Happy new year! It's January and many of you small business owners are being pounded by salespeople trying to get new advertising contracts in for the year. What the majority of you don't realize (and none of those salespeople are going to tell you) is that you absolutely should NOT be signing any contracts for newspaper, radio, billboard, coupon or TV advertising unless your "core" is strong. I'm going to explain to you why the "core" is important and exactly what it entails.
As little as just a few years ago your "core" was not so critical. Putting a well-placed ad in any outbound vertical (those mentioned above) would produce fairly well and generate a decent ROI (Return On Investment). Your digital setup and presence was important but not so critical that people would ignore your offer if things weren't right online. Times have changed. Folks have learned to to make their purchase decisions based on how a business has portrayed themselves online. They are making the connection that a good online presence makes for a good business to visit and buy from and a bad online presence means to stay away. And that is assuming they can even find you in a local search in the first place. So the fact is, your online "first impression" is every bit as critical as the brick and mortar location in converting browsers to paying customers. That online first impression is your core and it consists of what I call the critical six:
1: User Friendly URL - This is your web address. You don't want something 50 characters long, so if your business name is a long one find one to promote that is shorter, easy to remember and easy to type. Your business name is not always the best choice as your primary URL. Often, something that says what you offer works better. For example, an Italian Restaurant might consider www.bestitalianfood.com versus their actual name, which can often be easy to misspell.
2: Responsive, mobile optimized website - Responsive means it shifts and changes to fit any device. Google is now identifying if a site is mobile friendly in the search results. It used to be that folks could at least accidentally get to your site if it wasn't mobile friendly and you could have a few of them convert to customers. Now, they simply will not get there at all. For some categories of business this will become a fatal flaw if not corrected. I don't care if you have been in business for 100 years, if you don't upgrade to a mobile friendly, responsive website very soon your business will fail. It won't be tomorrow or next month, but it will happen.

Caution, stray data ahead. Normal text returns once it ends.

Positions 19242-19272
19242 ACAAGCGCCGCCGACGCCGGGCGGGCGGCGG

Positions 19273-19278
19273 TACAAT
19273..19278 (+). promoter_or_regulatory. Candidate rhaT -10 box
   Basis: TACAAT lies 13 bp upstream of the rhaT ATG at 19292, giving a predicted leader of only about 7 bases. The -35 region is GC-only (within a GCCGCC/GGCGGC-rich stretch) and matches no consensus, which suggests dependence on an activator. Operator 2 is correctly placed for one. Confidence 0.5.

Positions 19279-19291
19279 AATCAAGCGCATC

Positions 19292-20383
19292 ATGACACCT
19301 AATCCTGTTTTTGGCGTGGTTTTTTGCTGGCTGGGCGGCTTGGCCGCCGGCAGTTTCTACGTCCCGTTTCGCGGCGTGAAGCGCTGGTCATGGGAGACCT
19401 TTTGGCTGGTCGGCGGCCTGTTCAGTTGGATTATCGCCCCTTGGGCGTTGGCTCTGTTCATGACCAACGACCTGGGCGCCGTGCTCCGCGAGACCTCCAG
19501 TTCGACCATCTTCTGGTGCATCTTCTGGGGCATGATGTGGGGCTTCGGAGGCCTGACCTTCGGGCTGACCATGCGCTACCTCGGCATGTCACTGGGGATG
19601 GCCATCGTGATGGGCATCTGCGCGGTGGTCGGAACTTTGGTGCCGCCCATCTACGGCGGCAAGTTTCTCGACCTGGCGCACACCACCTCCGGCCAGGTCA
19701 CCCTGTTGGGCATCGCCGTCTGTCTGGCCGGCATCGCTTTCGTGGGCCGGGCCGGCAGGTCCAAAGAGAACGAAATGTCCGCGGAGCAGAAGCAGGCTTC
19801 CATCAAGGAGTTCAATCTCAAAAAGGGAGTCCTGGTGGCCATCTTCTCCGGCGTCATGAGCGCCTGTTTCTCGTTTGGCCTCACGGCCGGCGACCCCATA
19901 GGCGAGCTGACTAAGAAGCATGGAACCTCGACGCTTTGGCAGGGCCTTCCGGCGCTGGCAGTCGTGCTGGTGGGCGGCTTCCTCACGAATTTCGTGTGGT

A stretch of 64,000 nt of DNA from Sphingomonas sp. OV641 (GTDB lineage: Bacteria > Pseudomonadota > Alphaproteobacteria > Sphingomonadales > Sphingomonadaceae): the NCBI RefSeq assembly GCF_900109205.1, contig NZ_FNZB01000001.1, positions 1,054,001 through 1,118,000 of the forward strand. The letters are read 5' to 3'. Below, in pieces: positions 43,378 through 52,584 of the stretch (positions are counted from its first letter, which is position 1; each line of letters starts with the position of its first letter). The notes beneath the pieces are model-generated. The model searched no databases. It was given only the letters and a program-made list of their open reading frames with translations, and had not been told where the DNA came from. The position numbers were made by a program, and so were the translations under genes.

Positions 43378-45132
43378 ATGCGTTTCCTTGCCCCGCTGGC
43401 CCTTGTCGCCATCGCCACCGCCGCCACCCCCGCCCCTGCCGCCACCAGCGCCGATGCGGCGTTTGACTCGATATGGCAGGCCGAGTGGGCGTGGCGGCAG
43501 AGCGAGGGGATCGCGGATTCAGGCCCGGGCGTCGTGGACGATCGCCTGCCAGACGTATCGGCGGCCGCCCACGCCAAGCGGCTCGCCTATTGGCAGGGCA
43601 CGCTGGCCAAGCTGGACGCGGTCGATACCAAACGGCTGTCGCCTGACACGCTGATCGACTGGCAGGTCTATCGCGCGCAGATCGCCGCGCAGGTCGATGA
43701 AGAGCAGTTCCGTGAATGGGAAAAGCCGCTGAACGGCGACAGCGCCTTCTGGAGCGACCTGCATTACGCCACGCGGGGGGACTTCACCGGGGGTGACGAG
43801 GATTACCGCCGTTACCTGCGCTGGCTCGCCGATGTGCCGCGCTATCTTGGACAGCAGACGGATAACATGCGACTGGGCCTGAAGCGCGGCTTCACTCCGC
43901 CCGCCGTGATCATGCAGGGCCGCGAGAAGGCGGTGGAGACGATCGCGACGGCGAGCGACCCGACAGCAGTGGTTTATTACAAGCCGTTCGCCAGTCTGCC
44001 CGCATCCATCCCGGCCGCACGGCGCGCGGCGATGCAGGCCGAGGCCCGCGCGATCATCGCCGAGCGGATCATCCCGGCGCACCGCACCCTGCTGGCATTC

3: Proper Title Tags, Meta Descriptions and Content - Many of you are saying "What?" and that is expected. This is the one part of this that is a bit technical. Understand that title tags and meta descriptions are two of the most critical things search engine look at to determine placement in results. There are other things as well but less critical for local search. These two items are also the information displayed in search results to help get the searcher to click on your link.
4: Map listings claimed and optimized - I am still amazed that the majority of small businesses do not have their Google+ Local, Yahoo Local and Bing maps claimed and optimized. Claiming and optimizing these maps offers tremendous Search Engine Optimization (SEO) on the local level and takes very little effort. They also offer some pretty awesome reporting that can guide you in future marketing decisions. The big three know what these can do for you and have all mentioned plans to stop offering them for free, so it is in your best interest to get on board now.
5: Social Media Use and Optimization: Facebook, Twitter, Instagram, Google+ are what come to mind when we say Social Media, and that's good. Social Media also means listing sites like YP.com, Yelp, CitySearch, Manta, UrbanSpoon, etc. These are places where the public gets to tell their story about you and they also offer nice local SEO power. An extra tip on Facebook...remember that this is about content marketing, not necessarily advertising to an audience. Facebook has made it very difficult to get your message in front your fans and their friends without paying for it. Google, Yahoo, and Bing however, still love to see the content and that people interact with you. This is why a Facebook page is not a stand alone marketing strategy.
6: Post-Visit digital strategy: Up to now this has been almost exclusively about "rewards" programs and email. Punch cards, loyalty points, or whatever you can think up to try to get folks back in your place often, working toward a goal. These can still be fairly effective but are now being eclipsed by mobile marketing, specifically SMS or Texting and Mobile Apps. A good email campaign gets around 10% of the recipients to open it while 98% of texts are read within the first 30 seconds. Texting is increasingly the favorite option of shoppers and diners with mobile apps running close second. The key here is that the favorites are MOBILE.
There you have it. The critical 6 things you need to have under control BEFORE you engage in any advertising. So you are probably asking "why"? (At least I hope you are!) The one thing all of that advertising does is drive people to look for you (and your competitors) online. Advertising Reps don't want you to know that because it means a drop in their revenue, albeit temporarily. The fact is, your advertising is dramatically less effective when your core is not intact, to the point of not having ROI. If you have read anything from me you understand that no advertising should cost you money. Advertising should always produce ROI.